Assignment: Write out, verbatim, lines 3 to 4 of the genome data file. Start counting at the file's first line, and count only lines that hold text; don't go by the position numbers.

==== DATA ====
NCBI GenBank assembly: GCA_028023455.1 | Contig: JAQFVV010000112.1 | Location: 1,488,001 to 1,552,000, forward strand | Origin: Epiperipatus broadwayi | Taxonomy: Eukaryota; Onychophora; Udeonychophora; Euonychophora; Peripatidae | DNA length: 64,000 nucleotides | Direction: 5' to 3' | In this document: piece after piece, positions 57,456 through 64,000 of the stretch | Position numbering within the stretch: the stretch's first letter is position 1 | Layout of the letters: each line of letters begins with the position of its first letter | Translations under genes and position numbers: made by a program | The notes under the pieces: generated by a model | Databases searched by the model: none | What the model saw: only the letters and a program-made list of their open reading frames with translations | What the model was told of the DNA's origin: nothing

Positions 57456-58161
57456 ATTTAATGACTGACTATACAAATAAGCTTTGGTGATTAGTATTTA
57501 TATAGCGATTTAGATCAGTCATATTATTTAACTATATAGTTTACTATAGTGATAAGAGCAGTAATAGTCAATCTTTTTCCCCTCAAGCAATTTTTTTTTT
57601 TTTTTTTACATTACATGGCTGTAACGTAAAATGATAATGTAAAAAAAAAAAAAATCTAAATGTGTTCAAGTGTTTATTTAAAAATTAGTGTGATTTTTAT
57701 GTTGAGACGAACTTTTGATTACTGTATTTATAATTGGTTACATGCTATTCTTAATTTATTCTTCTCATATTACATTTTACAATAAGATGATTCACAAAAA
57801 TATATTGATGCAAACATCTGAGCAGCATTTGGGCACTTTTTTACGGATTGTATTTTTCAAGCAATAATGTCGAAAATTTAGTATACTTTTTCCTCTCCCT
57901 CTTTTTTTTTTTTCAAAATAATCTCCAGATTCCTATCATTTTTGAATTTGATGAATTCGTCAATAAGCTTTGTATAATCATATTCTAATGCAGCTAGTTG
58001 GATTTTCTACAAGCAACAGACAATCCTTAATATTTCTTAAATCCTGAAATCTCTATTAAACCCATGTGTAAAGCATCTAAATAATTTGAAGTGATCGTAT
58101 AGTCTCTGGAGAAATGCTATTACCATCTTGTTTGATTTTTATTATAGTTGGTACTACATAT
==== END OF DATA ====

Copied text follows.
57456 ATTTAATGACTGACTATACAAATAAGCTTTGGTGATTAGTATTTA
57501 TATAGCGATTTAGATCAGTCATATTATTTAACTATATAGTTTACTATAGTGATAAGAGCAGTAATAGTCAATCTTTTTCCCCTCAAGCAATTTTTTTTTT